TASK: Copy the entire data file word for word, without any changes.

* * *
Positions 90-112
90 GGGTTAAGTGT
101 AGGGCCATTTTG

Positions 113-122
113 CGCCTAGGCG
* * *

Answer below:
Positions 90-112
90 GGGTTAAGTGT
101 AGGGCCATTTTG

Positions 113-122
113 CGCCTAGGCG